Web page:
The world's biggest automaker Toyota ended its freeze on building new factories Wednesday, unveiling plans for a $1.0 billion plant in rising industry power Mexico and another production line in China.
The Japanese giant said it would build a factory in the central Mexican state of Guanajuato to start production of the Corolla sedan in 2019, creating about 2,000 jobs.
The company also said it was adding another production line to an existing plant in southern China to start from 2017.
Together, the investments would raise its global capacity by 300,000 units annually -- including 200,000 at the Mexican plant -- at a combined cost of about $1.4 billion, Toyota said.
Toyota will shift Corolla production away from a Canadian plant to the new facility in Mexico, a favorite destination for automakers thanks to its cheap labor and proximity to the huge US market.
Mexico surpassed Brazil to become the world's seventh biggest auto producer last year, with companies such as Japan's Honda and US firm General Motors building up their presence in the country.
Mexican President Enrique Pena Nieto said production rose 10 percent in the first quarter compared to last year.
"Toyota's decision to invest in Mexico is not a coincidence. This projects Mexico as a reliable investment destination," Pena Nieto said from his official residence in Mexico City, accompanied by Toyota executives.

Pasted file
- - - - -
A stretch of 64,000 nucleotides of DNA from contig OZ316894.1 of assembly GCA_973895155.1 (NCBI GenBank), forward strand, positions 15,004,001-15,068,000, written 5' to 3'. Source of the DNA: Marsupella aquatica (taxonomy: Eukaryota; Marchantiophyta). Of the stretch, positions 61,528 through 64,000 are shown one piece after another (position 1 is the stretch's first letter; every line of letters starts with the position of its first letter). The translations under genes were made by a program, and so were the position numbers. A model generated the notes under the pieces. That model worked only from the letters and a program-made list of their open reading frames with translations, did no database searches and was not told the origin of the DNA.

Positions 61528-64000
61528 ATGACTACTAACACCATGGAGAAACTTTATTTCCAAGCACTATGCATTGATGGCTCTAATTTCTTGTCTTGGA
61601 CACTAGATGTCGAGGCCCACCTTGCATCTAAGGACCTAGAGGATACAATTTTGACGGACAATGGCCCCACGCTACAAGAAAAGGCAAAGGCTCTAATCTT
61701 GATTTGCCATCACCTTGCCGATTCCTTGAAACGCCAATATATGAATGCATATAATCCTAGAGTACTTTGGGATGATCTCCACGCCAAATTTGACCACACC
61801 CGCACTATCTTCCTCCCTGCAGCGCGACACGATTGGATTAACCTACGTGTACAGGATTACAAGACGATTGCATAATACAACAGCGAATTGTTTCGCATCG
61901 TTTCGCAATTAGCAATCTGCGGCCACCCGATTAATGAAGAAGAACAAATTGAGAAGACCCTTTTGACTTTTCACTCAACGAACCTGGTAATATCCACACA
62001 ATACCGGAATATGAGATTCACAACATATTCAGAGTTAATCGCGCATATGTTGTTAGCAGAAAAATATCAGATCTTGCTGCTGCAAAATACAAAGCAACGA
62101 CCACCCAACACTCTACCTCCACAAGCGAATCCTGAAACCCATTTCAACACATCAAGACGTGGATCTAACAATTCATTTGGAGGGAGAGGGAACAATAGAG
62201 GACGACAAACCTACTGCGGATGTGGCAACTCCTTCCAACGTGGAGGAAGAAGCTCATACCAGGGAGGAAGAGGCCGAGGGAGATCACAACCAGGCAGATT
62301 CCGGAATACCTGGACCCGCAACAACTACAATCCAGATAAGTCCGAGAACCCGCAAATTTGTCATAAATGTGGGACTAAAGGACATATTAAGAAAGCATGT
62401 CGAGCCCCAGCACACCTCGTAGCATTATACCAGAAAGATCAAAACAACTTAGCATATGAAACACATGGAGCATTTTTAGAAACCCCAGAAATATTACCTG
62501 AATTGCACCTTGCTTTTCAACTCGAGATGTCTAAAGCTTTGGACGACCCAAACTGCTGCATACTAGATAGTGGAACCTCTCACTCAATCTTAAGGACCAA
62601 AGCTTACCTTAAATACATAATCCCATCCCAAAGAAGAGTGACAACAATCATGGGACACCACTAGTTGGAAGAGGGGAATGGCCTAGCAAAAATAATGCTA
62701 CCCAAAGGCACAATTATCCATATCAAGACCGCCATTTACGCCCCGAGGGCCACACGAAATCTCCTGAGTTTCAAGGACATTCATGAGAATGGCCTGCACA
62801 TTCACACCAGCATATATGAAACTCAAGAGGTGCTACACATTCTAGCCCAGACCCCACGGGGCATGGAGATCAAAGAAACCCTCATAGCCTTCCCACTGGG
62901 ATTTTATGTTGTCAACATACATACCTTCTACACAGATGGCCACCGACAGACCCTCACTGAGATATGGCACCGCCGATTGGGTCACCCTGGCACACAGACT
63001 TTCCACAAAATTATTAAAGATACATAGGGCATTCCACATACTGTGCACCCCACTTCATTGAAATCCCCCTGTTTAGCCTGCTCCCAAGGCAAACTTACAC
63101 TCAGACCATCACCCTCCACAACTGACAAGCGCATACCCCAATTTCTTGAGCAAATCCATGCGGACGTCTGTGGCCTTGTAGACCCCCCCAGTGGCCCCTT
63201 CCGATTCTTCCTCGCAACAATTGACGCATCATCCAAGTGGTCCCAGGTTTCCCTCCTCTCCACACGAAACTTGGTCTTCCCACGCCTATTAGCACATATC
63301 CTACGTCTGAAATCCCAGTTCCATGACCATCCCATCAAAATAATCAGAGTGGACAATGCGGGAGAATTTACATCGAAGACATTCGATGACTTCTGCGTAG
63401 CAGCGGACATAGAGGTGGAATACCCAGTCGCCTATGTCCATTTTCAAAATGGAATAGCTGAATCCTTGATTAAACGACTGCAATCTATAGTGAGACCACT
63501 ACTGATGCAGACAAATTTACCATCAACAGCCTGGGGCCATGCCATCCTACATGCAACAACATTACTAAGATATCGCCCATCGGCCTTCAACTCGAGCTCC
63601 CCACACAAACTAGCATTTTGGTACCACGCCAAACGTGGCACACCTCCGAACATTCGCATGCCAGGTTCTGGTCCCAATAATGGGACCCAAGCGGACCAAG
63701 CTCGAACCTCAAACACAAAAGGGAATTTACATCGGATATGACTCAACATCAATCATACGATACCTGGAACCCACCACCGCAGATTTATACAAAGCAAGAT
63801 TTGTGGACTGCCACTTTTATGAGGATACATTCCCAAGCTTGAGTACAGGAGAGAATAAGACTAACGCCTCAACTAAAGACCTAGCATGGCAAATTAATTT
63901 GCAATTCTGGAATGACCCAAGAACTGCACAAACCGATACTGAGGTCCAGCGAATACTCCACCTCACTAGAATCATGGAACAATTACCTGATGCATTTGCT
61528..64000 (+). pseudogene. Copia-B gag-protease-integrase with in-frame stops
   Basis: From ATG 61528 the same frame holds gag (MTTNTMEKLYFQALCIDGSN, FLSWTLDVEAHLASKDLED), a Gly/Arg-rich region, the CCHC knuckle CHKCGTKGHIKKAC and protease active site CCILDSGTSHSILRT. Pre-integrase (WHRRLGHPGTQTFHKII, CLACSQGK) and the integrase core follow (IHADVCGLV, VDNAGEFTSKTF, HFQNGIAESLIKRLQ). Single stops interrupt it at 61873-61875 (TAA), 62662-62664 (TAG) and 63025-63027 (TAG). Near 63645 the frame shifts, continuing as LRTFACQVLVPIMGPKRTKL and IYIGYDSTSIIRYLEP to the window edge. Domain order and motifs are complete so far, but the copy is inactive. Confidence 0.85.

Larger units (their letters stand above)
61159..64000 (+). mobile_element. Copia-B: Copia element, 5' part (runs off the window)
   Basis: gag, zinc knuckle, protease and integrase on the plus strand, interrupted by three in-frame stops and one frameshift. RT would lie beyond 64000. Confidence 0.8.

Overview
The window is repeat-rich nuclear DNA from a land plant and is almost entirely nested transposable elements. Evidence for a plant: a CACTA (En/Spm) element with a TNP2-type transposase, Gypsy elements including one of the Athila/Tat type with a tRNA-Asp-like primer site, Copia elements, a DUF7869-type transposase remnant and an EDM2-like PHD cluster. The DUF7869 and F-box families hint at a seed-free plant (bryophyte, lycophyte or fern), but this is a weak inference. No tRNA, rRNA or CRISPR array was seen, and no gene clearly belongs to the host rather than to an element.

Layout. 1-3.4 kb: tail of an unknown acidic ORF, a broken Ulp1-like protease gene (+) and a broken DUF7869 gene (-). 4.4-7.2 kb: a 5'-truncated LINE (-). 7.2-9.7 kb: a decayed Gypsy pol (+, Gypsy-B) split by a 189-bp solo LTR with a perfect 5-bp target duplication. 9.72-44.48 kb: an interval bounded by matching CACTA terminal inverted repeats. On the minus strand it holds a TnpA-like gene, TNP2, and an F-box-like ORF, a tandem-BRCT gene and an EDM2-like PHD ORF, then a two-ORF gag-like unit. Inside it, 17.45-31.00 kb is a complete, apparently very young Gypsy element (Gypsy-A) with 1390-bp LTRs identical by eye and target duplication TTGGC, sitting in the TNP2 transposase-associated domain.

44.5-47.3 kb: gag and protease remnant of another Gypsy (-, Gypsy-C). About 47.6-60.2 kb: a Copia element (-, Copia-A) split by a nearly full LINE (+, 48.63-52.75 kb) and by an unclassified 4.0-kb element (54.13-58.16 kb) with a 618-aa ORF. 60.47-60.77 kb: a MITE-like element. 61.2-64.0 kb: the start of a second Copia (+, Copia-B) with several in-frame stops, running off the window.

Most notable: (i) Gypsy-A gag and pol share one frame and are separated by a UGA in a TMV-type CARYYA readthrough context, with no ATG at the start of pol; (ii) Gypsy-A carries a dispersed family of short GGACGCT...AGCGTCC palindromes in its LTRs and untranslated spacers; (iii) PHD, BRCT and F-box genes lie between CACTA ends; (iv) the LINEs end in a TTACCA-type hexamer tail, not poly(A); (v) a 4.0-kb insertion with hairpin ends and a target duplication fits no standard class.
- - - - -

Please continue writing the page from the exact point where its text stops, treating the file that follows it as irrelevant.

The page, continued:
- No unrestrained production -
Toyota said it would announce later which model would roll off the new Chinese production line.
Earlier reports said the automaker would probably produce fuel-efficient passenger vehicles under a local brand through a joint venture with a Chinese firm.
The vehicles would meet stricter environmental regulations as China, the world's biggest auto market, grapples with a serious air pollution problem.
The Japanese carmaker began operating a new Thai plant in 2013, but since then it has halted investment as the global car market has struggled with oversupply and weak demand.
Despite Wednesday's announcement, Toyota chief Akio Toyoda said the firm would not embark on an unrestrained expansion.
"An increase in production does not mean an undisciplined pursuit of more," he said in a statement.
Last month, Toyoda announced plans to overhaul the firm's production methods, vowing to slash development costs and describing the shake-up as crucial to navigating "sudden and drastic changes" in the auto sector.
While the car giant is on track for a record $18 billion fiscal year profit, largely due to a weak yen and strong North American sales, Toyoda has said his family firm must go further to protect its bottom line in a fast-changing market.
- New approach -
The company said it would raise the fuel efficiency of its powertrains -- the engine and transmission -- and build more new models on common platforms, as its rivals also increase the number of shared parts on different vehicle models.
Toyota said the move, aimed at cutting development costs by 20 percent, would start with mid-sized, front-wheel-drive vehicles this year. It wants half of vehicles it sells globally by 2020 to fall under the new platform strategy.
The new investments would highlight that strategic move, the firm said.
"Building this plant (in Mexico) will be one of Toyota's efforts to realign its North American manufacturing operations and begin a new approach to plant building," it added.
Toyota kept its title as the world's biggest automaker last year as it announced record sales of 10.23 million vehicles, outpacing GM and Volkswagen.